Photo by Liubov Sazonovo
About six months ago, it dawned on me that the process theory that I had learned for so many years, and which has been so helpful to me in working with others, and myself was in the midst of expansion. Even though I knew in my heart that the foundation of process work, its practice and theory, is in continual flux and growth, my linear mind has held fast to what I had learned and assumed that it would stay as it always had been.
However, over the past few years a significant expansion and deepening of process theory has arisen. I believe it began about five years ago when Arny returned to his studies of theoretical physics. (During the 1960s he received his master’s degree at MIT and then went on to study at the ETH, the technical institute in Zurich.) Recently, Arny focused most specifically on quantum physics, and particularly the ideas surrounding the quantum wave function — the basic pattern behind matter that can be formulated mathematically but cannot be seen directly. He discovered that the quantum wave is not only a mathematical construct but is something that can be experienced by becoming aware of our most subtle or sentient experiences. He developed these ideas in Quantum Mind and Dreaming While Awake and he and I have further developed these ideas experientially in our seminars over the past few years.
In this paper, I outline some beginning thoughts about the way in which these recent studies have expanded process theory and how this new realm is linked with, and fundamental to, earlier theory and concepts.
AMY ON WORKING WITH THE WORLD CHANNEL IN INDIVIDUALS (1996)
Mindell, A. (1996). Discovering the world in the individual: the world channel in psychotherapy. Journal of Humanistic Psychology, 36(3), 67–84. doi:10.1177/00221678960363005
Many therapists today are raising questions about psychotherapy’s contribution to politics, its responsibility, view, and influence on the world. This article addresses one aspect by elucidating the reciprocal relationship between the world and the individual as this relationship appears in individual therapy. It offers a process-oriented theory in which the individual’s relationship to the world appears in what is called the “world channel”.
Download the full article … (79kb .rtf file)
Arny explains the essence of Processwork, in this six minute excerpt from an interview with Jeffrey Mishlove in the early 1990s.
Videos linked in this post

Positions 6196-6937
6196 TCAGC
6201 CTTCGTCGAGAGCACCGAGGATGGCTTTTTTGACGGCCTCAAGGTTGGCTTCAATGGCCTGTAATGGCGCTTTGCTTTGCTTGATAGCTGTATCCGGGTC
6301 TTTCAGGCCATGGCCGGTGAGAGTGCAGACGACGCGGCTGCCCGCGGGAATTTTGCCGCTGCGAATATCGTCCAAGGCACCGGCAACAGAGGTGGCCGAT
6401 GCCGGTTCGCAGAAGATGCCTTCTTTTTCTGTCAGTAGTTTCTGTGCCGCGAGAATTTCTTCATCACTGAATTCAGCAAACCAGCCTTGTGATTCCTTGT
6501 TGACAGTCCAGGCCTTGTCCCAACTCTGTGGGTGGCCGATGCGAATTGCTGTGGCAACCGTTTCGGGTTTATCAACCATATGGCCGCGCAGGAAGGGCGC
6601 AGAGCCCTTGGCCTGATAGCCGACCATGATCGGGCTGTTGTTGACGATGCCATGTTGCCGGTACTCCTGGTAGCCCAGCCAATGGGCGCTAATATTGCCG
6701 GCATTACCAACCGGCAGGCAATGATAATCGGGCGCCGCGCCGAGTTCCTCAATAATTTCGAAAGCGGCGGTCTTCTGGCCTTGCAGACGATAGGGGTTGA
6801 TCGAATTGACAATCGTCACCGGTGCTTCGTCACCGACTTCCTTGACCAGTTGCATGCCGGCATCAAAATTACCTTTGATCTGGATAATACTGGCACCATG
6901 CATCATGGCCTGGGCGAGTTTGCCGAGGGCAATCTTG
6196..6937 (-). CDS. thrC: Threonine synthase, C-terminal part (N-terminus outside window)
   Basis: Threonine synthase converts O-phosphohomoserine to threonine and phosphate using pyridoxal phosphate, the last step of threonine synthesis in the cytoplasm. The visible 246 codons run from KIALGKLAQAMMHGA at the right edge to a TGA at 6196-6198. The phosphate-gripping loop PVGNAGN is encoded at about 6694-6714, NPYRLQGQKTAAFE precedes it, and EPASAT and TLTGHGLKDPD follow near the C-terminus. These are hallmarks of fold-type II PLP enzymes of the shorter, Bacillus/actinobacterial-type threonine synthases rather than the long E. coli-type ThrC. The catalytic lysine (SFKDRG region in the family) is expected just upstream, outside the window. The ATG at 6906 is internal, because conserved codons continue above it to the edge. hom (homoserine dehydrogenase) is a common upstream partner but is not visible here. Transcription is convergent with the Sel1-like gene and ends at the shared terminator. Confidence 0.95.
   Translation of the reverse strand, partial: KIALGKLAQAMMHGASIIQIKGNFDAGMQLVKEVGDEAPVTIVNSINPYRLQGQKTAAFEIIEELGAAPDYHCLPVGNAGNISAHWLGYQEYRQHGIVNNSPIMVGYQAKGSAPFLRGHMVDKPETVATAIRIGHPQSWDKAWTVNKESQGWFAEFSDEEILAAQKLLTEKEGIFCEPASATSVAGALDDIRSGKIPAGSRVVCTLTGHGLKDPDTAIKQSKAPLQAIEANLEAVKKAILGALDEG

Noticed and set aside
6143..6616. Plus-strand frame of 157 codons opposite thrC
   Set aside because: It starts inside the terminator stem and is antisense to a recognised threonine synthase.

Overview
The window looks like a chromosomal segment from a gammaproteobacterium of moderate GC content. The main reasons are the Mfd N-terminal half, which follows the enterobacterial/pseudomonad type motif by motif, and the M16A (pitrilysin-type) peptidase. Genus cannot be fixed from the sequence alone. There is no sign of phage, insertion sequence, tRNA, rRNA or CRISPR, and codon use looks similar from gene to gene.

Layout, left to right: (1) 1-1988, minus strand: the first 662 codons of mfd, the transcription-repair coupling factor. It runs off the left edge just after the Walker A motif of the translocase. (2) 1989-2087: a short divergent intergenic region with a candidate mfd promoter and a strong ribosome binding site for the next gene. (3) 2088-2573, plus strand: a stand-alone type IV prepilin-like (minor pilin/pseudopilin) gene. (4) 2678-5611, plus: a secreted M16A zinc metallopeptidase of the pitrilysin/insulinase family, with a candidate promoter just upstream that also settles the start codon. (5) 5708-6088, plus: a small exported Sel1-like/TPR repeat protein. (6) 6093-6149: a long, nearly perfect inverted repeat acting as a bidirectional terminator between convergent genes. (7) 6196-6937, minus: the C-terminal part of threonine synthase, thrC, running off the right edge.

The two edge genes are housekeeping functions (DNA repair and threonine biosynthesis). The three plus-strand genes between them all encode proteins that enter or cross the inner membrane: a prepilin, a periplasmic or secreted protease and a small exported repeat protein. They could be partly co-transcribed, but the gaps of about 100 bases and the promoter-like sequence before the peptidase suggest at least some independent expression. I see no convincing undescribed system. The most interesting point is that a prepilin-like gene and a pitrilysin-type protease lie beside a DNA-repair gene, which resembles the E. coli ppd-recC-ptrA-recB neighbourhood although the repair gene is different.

1988 INTRODUCTION TO PROCESSWORK BASICS AT ESALEN INSTITUTE
Esalen invited Amy and Arny to be resident teachers after the death of their earlier teacher Dick Price. In this 75 minute video, broken up into 4 parts (originally filmed by Esalen in 1988 and updated by Amy in 2011) you will see Arny introducing processwork in a way that is still relevant to today. Here you will find theory, practice, experiential exercises etc.
Esalen Video Part 1: Arny speaks about his history and background in science and in Jungian psychology. He speaks about the dreambody and stresses the importance of unifying psychology with movement, family, political, and group work. He stresses the cross cultural nature of process work and its various applications as well as how the healing/medical model integrates with the meaningful nature of body symptoms/experiences.
Esalen Video Part 2: Arny leads everyone through an inner work exercise on a body symptom and its connection to dreams. He speaks about the Cartesian split between dreams and the body and why he chose to use information thinking. He gives an example of working with a little girl with a bone tumor and asks, “What is “healing”? He also speaks about coma work.
Esalen Video Part 3: Arny discusses developing abilities in many sensory grounded channels, why we have so many channels, and asks: What is process? He speaks of teleology, and programming versus following. He gives an example of his own childhood dream, talks about positive and negative feedback, and how the best interventions are seen in the expressions people are already making.
Esalen Video Part 4: Arny recommends a dreamwork dyad exercise to train in noticing the kind of dreamwork the “client” is recommending. He describes the concept of the “edge” and leads everyone through an exploration of their own edges. He discusses primary and secondary processes, the way symptoms appear at the edge, and the importance of following the entire process. He concludes by addressing the question, “What if you don’t remember your dreams?”.